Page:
And Jill came tumbling after

Adam Sandler’s latest comedy is shallow, scatological, lazy, crass and brazenly commercial.

That is not news. But Jack and Jill may also mark something more significant: the moment when cinematic cross-dressing officially stops being funny.

Sandler plays both twins of the title and his Jill is pretty much what you would fear: just a screechingly irritating man in bad drag. Jill pulls lumps of wax out of her ears, leaves big sweaty patches on the bed and defecates noisily after eating Mexican food. It is funny because it is a woman doing it, you see? If you had to identify the exact ­second of comic death, it would ­probably come at the close of a scene in which Jack disguises himself as Jill (so, ­Sandler without a wig puts on a wig) to seduce Al Pacino but then the ­melons fall out of his bra.

A meteoric plummet
In 2000 the American Film Institute voted Some Like It Hot the best American comedy ever made, with Tootsie in second place, so you could say the only direction for the cross-dressing movie was downwards. But in the past decade or so the decline has become a meteoric plummet, to the extent that drag is now the last resort of the lowest-aiming multiplex mass-market entertainer.

Some of them have even made a career out of it — Martin Lawrence has three Big Momma’s House films to his name; Tyler Perry’s “Madea” alter ego has appeared in seven movies.

But for the majority their comic potency shrivelled the moment they stepped into size 10 stilettos.

John Travolta has not been taken seriously since Hairspray; Robin Williams has not been funny since Mrs Doubtfire. White Chicks and The Hot Chick scotched any notion that either Shawn and Marlon Wayans or Rob Schneider were the future of comedy and Eddie Murphy’s career is only just recovering from Norbit, in which his monstrously overweight “Rasputia” helped him to a hat-trick of Razzie awards for worst actor, worst supporting actor and worst supporting actress.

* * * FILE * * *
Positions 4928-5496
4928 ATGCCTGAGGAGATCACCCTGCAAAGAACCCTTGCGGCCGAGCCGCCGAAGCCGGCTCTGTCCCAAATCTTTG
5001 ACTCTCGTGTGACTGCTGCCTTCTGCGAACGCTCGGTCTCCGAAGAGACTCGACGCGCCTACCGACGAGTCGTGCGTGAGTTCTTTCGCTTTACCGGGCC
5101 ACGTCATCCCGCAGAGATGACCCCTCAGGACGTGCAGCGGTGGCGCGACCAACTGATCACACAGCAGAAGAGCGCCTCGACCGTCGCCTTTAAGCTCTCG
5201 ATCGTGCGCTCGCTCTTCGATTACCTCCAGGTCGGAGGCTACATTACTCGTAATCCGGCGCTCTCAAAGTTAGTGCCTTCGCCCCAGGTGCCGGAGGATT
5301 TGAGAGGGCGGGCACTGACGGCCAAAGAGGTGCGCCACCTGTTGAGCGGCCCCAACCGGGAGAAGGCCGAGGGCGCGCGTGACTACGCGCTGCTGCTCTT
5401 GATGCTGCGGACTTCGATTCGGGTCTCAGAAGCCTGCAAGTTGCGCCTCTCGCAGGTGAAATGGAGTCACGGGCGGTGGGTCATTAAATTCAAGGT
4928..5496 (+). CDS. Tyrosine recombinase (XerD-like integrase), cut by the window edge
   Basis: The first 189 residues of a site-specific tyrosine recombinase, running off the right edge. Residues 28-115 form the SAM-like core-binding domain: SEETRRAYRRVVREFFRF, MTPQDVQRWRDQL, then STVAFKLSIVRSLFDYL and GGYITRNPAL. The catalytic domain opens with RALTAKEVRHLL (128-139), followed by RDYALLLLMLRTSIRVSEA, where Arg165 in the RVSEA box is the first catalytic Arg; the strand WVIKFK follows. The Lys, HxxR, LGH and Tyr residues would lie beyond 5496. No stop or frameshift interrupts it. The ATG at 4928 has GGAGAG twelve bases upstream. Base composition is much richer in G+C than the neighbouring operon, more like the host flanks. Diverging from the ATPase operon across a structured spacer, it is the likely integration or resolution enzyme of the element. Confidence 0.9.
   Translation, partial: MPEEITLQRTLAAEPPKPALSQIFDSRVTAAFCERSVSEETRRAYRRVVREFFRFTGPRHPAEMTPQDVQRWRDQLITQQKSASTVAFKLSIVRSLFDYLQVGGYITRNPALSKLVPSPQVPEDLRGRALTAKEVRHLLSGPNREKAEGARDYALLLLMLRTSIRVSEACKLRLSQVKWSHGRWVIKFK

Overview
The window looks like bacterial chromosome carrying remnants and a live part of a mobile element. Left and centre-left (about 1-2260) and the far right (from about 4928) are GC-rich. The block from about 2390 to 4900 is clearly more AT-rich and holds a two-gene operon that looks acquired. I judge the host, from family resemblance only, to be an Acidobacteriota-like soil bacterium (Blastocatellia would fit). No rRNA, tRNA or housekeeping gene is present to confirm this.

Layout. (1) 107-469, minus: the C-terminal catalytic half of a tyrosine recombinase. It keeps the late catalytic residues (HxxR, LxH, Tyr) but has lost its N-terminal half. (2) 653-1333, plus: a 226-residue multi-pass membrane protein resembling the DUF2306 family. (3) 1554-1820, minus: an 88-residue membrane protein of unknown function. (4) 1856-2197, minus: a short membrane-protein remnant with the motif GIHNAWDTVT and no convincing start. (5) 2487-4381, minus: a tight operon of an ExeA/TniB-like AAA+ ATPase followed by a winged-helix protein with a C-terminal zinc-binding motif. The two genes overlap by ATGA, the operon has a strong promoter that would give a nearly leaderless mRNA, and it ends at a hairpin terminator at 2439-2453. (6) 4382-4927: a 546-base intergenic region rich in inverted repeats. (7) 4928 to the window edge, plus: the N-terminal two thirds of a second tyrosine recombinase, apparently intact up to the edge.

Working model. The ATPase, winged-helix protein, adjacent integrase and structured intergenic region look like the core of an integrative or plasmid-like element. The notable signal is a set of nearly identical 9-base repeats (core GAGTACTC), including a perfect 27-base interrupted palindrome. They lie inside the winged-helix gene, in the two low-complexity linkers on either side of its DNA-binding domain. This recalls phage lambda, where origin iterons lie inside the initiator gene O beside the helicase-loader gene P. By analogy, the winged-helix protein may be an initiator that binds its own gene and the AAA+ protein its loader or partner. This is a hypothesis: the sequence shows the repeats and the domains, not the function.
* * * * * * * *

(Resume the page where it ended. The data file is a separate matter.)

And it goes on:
Grand old tradition
Guys dressing as girls has been a dramatic tradition long before cinema, of course. You could trace the lineage through pantomime, vaudeville, Shakespeare, Japanese Noh, Greek and Norse mythology, back to the first Neanderthal who thought it would be a laugh to try on his partner’s mammoth-skin scarf. But whereas one half of this tradition led to drag — an art form in which the performer’s wit and individuality are to the fore, in which the frock is not the whole picture — the other half has brought us to the sorry state we are in now.

Admittedly, some of the screen’s manliest actors have ticked with transvestite turns, including Cary Grant in I Was a Male War Bride, Michael Caine in Dressed to Kill, Arnold Schwarzenegger in Junior and Robert De Niro in Stardust. Johnny Depp has done it twice (Ed Wood, Before Night Falls); Robert Downey Jr did it well (that is, badly) in the recent Sherlock Holmes.

But when it comes to entire films based around drag they tend to follow a predictable pattern. It is only a matter of time before your hero-­heroine is ineptly lathering on the slap and almost giving the game away by punching people or being good at sports. There will be a scene in which a dim bloke unwittingly cracks on to our star, and another in which a desirable woman takes them into intimate, sisterly confidence.

But you can be sure that hetero-normality will be restored by the final reel.

The guy will get the girl, learn a few life lessons and forget he ever took a walk on the wild side. And all of this depends on nobody ever seeing through the cross-dresser’s subterfuge, even though it is crashingly obvious to the audience.

Face value
Cross-dressing is — or at least was — funny precisely because it plays with gender boundaries. Theorists such as Judith Butler have suggested that all gender is performative, that “male” and “female” are cultural constructs rather than biological facts and that drag is a way of subverting these tropes.

But there is little of that happening in Jack and Jill. If anything, it is the opposite. By caricaturing what is considered “unacceptable” in women, as Sandler’s Jill does, these films are actually drawing thick boundaries around what really is acceptable in women, both in terms of body and behaviour. So when men posing as women do “girl things”, it is invariably shopping, makeup and beauty treatments, just as we are invited to laugh at them for being fat, ugly and unladylike.